Views From Our Study - Easter Choral Concert
Only one more week of term left! We've kept the momentum going, packing the Easter Concert, London School Games Finals, Science Day, and more into this penultimate week. Here's our report - a full gallery of images can be found below.
Easter Choral Concert
What an incredible concert! Huge congratulations to all the students and music staff for staging such a stunning performance. This year’s Easter Choral Concert – always the highlight of the year for the music department – featured music by Vaughan Williams, Monteverdi, Allegri, Britten, and Fauré.
It was very special witnessing Mr Keeley take to the conductor’s podium once again – in his former life before becoming Deputy Head and Co-Head, he was Director of Music for 20 years. We are very grateful to him for ensuring the music at More House stays strong and thriving while Miss Dale continues to recuperate.
Thank you to all the students for their hard work and dedication to this event, which involved hours of rehearsals and note bashing. They were an absolute credit to us and stunned us all with their impressive talent. Well done!
After the excitement of winning the RBKC Netball League in February, the U12 netball team progressed to represent the Royal Borough of Kensington and Chelsea at the London School Games Finals, which took place on Tuesday.
We set off from school early, raring to take on the other London Boroughs. Full of excitement, we went on to play our first game against the team that wound up winning the whole tournament. Needless to say, we put up a good fight and at half time the score was 2-1.
We had a fantastic day experiencing a lot of different challenges as a team. We are a small school but we maintain a huge competitive spirit. A number of other teachers commented on how well the girls were playing, especially considering we have less people in our entire school than they have in one year group. A massive well done to all girls that participated!
We’d like to take this opportunity to remind you of our staff versus staff and varsity netball matches next Monday! Tickets are £2 each, available from the school office. We hope to see many of you there!
Sixth Form Religious Studies
On Thursday, the lower sixth and upper sixth students attended a revision course on philosophy and ethics with Dr Peter Vardy in Bloomsbury Baptist Church Shaftesbury Avenue.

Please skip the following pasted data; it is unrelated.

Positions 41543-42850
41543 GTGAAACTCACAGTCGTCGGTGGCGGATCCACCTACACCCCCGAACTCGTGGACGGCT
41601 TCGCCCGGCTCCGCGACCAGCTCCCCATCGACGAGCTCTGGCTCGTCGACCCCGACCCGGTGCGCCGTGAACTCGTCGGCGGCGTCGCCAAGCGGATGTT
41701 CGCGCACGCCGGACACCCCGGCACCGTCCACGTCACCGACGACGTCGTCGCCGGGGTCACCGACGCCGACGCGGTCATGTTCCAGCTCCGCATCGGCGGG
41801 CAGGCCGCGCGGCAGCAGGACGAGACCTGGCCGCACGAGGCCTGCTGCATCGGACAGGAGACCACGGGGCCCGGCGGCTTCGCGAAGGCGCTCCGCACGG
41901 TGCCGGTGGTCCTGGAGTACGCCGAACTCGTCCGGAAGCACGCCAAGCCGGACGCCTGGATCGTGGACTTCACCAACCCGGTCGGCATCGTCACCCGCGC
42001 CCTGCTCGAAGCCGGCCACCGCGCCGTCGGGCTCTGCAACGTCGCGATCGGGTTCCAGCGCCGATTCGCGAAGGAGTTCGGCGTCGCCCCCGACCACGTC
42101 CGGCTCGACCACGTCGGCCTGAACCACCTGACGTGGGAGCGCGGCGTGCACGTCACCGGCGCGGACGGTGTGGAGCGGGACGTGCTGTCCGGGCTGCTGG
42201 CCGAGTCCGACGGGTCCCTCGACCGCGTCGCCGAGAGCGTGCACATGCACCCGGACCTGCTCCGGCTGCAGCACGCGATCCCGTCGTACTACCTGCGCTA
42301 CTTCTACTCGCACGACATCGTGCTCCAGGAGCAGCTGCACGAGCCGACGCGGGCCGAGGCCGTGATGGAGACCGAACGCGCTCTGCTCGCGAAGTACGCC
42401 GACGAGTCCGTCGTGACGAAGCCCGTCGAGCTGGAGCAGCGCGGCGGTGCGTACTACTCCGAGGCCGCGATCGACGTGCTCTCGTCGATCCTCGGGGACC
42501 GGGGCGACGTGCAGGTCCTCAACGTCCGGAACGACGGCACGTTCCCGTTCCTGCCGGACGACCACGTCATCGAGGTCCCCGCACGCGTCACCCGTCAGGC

It was very informative – Charlotte Vardy gave great revision tips and shared some brilliant ideas on how to structure essays. It was also great to see Dr Peter Vardy in action after having read his books.
Impressionists in Exile
On Wednesday, the sixth-form art historians enjoyed another wonderful trip to the Tate Britain. Spring was definitely in the air as the sixth formers went to visit the Impressionists in Exile exhibition.
Here is their report:
“As a sixth former studying these artists, these visits enable me to see the paintings in their true colours and scale. We can see the depth of the works and the detail of the brush strokes.
The curation of the shows teaches us to understand the context of the works in greater depth. It was brilliant to see the scenes of Paris under siege and appreciate what the artists were escaping, then to witness their developing psychological regeneration through their views of English contemporary life – especially in the comparative depictions of the Thames at Westminster.
Their portrayals of contemporary British life were eclectic and selective and as such showed a differing view to the works of the British fin-de-siècle artists. The introduction of French artists to galleries and buyers in England enabled their ideas of taste and style to be shared further, so that it was not just the Francophiles in England who were directly influenced, but a more general ripple effect resulted across the modern art scene.” - Florence
“After the Impressionists, we went to explore the sculptures of Hepworth and Moore. It was interesting to see how they used a mixture of mineral and organic materials and both additive and subtractive techniques to create their curvilinear, abstracted organic and figurative forms. I was particularly struck by their representations of family and women. Their sculptures fit into our studies this term in their representation of the figure in relation to nature.” - Zahra
“Finally, we visited the Turner rooms. Turner is one of our specified artists and it was amazing to see his work curated as it evolved from the classical academic allegories to the almost 'surreal' romantic images, commenting on the industrial revolution and its impact on our environment. His later works were often not approved by the Academy, and yet these works have the greatest resonance with us now, both in terms of treatment of the surface of the canvas and the moral discourses they suggest.” – Sara
Business Studies Workshop
On Tuesday, a group of upper-sixth students went to Westfield White City on a business trip – although no shopping was involved, much to our dismay! However, this trip was extremely beneficial for us as it covered exam techniques and condensed parts of the A-level syllabus for revision by quizzing us on topics that we will be examined on in June.
In preparation for our summer exams, the lecturer – who is an examiner – told us what the exam board is looking for and how we can get those extra marks. I think I speak for all of us when I say that we learned something new and we all have a deeper understanding of how we can impress the examiners with our knowledge!
BBC School News Report